Red Hat Bugzilla – Bug 88075
Installing Galeon and/or mozilla-chat makes gnome-dictionary half vanish
Last modified: 2015-01-07 19:04:36 EST
From Bugzilla Helper:
User-Agent: Mozilla/5.0 (X11; U; Linux i686; en-US; rv:1.2.1) Gecko/20030225
Description of problem:
Originally I wanted to report an annoyance with gnome-dictionary--it opens up
its dictionary window when I login just because I've got the dictionary prompter
loaded on my GNOME panel. So I fired up Mozilla and visited the RH Bugzilla site.
I was waiting for the RH Bugzilla to open and I decided to install Galeon and
mozilla-chat while I waited. I figured there was no interference with
this--loading a webpage shouldn't interfere with installing a couple apps. I
began to install both apps from the Add/Remove Applications application and
there was no sign of trouble.
As that was installing, the Bugzilla webpage was rendering and I went to type
the rpm instruction into the shell to learn what version of gnome-dictionary I
was dealing with. RPM told me gnome-dictionary couldn't be found. The exact
RPM returned data is below.
But gnome-dictionary IS installed--it is still on my system and I can run it
from the command line (but now it does not annoyingly open the window when I run
"gnome-dictionary" or "gnome-dictionary -a" like the GNOME panel does). The
mozilla-chat and Galeon install completed without incident.
So I'm at a loss on what to say about this. Is this an RPM bug? A
gnome-dictionary bug? A Galeon or mozilla-chat package bug? Multiple bugs?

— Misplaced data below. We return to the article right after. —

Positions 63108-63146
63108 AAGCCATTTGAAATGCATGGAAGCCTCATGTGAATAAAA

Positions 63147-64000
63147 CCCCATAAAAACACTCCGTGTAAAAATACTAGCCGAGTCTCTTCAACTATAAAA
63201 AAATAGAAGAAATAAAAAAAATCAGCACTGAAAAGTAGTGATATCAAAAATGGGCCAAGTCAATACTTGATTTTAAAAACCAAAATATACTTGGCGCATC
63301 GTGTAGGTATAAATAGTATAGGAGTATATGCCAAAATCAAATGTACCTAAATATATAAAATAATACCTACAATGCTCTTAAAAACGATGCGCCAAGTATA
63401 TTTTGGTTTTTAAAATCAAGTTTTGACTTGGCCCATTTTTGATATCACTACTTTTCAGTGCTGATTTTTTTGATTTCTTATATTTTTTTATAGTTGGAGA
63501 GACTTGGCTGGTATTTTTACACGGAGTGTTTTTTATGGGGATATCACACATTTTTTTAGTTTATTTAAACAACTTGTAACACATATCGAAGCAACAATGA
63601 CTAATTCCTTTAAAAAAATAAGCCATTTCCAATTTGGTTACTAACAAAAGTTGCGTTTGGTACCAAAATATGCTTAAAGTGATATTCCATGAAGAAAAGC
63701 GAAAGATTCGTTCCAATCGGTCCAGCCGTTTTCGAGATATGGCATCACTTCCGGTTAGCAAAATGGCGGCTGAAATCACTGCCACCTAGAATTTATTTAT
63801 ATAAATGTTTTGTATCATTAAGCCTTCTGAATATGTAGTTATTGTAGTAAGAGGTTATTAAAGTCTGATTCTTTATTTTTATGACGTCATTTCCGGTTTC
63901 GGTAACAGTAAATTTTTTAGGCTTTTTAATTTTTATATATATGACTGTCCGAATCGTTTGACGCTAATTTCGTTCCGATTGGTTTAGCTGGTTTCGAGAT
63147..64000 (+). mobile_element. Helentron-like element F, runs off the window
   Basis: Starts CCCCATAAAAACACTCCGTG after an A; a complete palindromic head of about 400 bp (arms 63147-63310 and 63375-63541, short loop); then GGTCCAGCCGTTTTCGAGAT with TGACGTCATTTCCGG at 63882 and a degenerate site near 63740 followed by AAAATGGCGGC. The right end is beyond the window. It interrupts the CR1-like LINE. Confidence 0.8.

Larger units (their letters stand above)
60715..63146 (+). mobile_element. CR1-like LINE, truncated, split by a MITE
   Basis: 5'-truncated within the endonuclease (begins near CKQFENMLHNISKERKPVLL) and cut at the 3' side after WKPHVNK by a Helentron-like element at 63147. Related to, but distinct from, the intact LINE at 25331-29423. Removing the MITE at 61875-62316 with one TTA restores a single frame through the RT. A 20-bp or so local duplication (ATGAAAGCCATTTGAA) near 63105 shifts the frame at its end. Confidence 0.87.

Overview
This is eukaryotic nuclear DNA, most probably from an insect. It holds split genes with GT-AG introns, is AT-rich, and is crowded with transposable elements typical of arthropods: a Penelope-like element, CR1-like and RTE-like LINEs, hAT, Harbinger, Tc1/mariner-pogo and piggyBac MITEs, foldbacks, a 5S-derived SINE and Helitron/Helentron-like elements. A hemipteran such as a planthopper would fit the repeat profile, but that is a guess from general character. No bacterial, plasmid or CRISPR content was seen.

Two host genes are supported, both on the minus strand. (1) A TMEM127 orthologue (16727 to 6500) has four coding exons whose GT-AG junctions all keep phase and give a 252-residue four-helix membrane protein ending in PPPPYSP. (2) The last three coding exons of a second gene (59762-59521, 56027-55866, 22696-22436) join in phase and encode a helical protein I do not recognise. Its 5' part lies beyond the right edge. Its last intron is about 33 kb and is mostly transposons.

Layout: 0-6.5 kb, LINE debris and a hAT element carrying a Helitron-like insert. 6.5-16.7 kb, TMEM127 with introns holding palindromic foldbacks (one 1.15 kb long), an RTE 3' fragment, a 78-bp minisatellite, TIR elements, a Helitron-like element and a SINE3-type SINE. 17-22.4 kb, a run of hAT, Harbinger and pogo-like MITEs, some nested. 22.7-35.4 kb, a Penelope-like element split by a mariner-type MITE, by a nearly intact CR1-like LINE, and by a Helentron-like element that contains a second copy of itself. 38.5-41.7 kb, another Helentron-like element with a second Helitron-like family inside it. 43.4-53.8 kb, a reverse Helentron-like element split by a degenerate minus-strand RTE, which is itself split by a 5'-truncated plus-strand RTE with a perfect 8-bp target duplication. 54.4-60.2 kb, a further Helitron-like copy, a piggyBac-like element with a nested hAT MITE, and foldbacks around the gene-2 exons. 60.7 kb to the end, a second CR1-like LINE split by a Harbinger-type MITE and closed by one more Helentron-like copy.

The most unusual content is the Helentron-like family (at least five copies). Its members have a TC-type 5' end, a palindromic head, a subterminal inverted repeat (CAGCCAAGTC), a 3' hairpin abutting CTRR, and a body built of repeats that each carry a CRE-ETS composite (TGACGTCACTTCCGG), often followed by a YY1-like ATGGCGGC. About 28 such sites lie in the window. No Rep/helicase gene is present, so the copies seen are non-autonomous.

Version-Release number of selected component (if applicable):
Didn't try (the problem is hard for me to reproduce)
Steps to Reproduce:
1. I installed RH9 workstation and told the installer to wipe out all partitions.
2. I updated the system from up2date.
3. I saw the annoying gnome-dictionary behavior and (on a completely unrelated
activity) installed mozilla-chat and Galeon from Add/Remove Applications.
4. gnome-dictionary disappears from system as far as RPM is concerned, but the
gnome-dictionary application still runs (thus introducing an inconsistency
between what's on the system and what's in RPM's database).
Actual Results: gnome-dictionary disappeared from the RPM list of what's
installed in the system (see "rpm -qif" and "rpm -q" returns below).
Expected Results: I expected gnome-dictionary to remain untouched. After all,
what does installing Galeon or mozilla-chat have to do with gnome-dictionary?
The lack of sync between the RPM database and what's on my system makes me quite
uneasy. I can't trust the system to handle installing or removing packages
anymore because the list of what's installed is untrustworthy.
Here's what RPM told me when I asked it to tell me about gnome-dictionary:
$ rpm -qif gnome-dictionary
error: file gnome-dictionary: No such file or directory
$ rpm -q gnome-dictionary
package gnome-dictionary is not installed
gnome-dictionary remains installed as far as I can tell: I can run it and the
man page for gnome-dictionary is still installed.
rpm manages packages, not files.
Did you install gnome-dictionary form a package or
did you install the files through some other means?
I can only assume gnome-dictionary was installed with RH9 in the "workstation"
set of packages. I did nothing to indicate I wanted it, I merely installed RH9
and it was there.
When I installed galeon and mozilla-chat I noticed the package for
gnome-dictionary had disappeared from RPMs catalog of installed packages. I
don't know why gnome-dictionary's entry in RPM's database vanished. The files
for gnome-dictionary are still installed on the system because I'm running
gnome-dictionary in my GNOME panel right now. But the package data is gone
("rpm -qi gnome-dictionary" says "package gnome-dictionary is not installed".
By contrast "rpm -qi mozilla" gives me info about mozilla's entry in the RPM
I don't see an rpm problem here, so I'm reassigning to
gnome-utils in case there is a packaging problem with
gnome-dictionary is part of the package gnome-utils. rpm -q gnome-utils should
work for you. Or rpm -qf /usr/bin/gnome-dictionary.